A Monthly Meditation on Branding and Language
From Your Favorite Copy Shop, Editorial Emergency

#42: The Most Interesting Newsletter in the World

You may have noticed that we landed in your inbox a tad late this time. Blame it on a brisk travel schedule. In any event, savor this issue, which pours out effervescent praise for the Dos Equis ad campaign, skewers the term "webinar" and roasts the latest cheesy item on the Not Our Clients menu.

The Most Interesting Brand in the World

Image"He once went to a psychic ñ to warn her."
"His blood smells like cologne."
"If he punched you in the face, you would have to fight off the urge to thank him."
"Even watching him sleep has been described as breathtaking."
"His legend precedes him, the way lightning precedes thunder."

The above snippets of whimsy are all ad copy, as anyone familiar with Dos Equis' current, hugely successful campaign, The Most Interesting Man in the World, well knows.

The upscale beer's mascot, a gray-bearded, ultra-cosmopolitan man of mystery (portrayed by actor Jonathan Goldsmith) whose magnificence has awakened the inner fabulists in a fleet of copywriters, is a far cry from the usual TV dude hawking suds. In fact, his recurring catchphrase (uttered in floridly Latin-accented English) is, "I don't always drink beer. But when I do, I prefer Dos Equis. Stay thirsty, my friends."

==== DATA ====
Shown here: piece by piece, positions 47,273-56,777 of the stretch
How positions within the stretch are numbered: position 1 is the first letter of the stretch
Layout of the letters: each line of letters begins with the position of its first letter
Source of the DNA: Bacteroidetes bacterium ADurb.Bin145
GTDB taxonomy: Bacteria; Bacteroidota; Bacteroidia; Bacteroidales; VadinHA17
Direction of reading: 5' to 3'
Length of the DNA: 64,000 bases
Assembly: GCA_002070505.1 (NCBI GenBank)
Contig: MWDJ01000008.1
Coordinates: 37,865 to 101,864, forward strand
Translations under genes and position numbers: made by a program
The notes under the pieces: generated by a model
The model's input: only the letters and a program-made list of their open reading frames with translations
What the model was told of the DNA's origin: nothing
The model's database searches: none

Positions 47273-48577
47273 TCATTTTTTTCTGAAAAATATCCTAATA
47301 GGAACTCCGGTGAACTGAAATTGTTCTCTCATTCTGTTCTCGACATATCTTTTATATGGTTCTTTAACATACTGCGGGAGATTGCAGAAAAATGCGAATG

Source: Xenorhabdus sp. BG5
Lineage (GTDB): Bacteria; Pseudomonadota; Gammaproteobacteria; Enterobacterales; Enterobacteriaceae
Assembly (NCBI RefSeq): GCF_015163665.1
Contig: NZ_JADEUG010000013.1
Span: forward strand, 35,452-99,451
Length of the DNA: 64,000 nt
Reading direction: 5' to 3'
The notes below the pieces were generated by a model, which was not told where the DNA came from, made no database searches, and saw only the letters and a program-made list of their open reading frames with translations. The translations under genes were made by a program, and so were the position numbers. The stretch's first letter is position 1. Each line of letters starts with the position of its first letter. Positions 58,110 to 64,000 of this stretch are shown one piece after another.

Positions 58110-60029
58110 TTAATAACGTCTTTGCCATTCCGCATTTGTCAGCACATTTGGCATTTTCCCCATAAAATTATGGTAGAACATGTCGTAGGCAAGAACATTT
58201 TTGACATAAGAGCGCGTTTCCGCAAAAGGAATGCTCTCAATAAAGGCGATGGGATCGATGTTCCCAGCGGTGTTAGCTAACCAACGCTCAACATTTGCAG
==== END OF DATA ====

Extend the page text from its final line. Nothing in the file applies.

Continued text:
Read the rest here.

Words We Loathe: Webinar Schmebinar

ImageI hate the word "webinar."

I don't mind "podcast" or "blogosphere" or "Wikipedia," and I happen to LOVE "netiquette." But there's something about "webinar" that produces a frisson of ickiness every time I see or hear it, an inward "ew."

A likeminded Facebook wag expressed this visceral aversion in naming the group he founded "Change the word 'webinar' to another word that doesn't trigger my gag reflex," "dedicated to the elimination of the word 'webinar' from a decent culture's lexicon."

Read the rest here.

Not Our Clients: Classical Gas Edition

So much for the glory that was Greece. Or grease, for that matter.

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Sparta must be behind this.

It just so happens that "apostrophe" is itself a Greek word meaning "the act of turning away." And if you've a mind to turn away from this atrocious misuse of an apostrophe, we fully understand.

Need another slice of publicly displayed linguistic mayhem? Check out the Not Our Clients pantheon. Got a hot mess of your own to share? This e-mail address is being protected from spambots. You need JavaScript enabled to view it If we post it, we'll send you an iTunes Gift Card, with which you might procure such jams as "The Greeks Don't Want no Freaks" "No Myth," or the Jason and the Argonauts soundtrack.

NOTE: Due to a snafu in our photo-processing department, we must ask the kind reader who submitted the image above to This e-mail address is being protected from spambots. You need JavaScript enabled to view it


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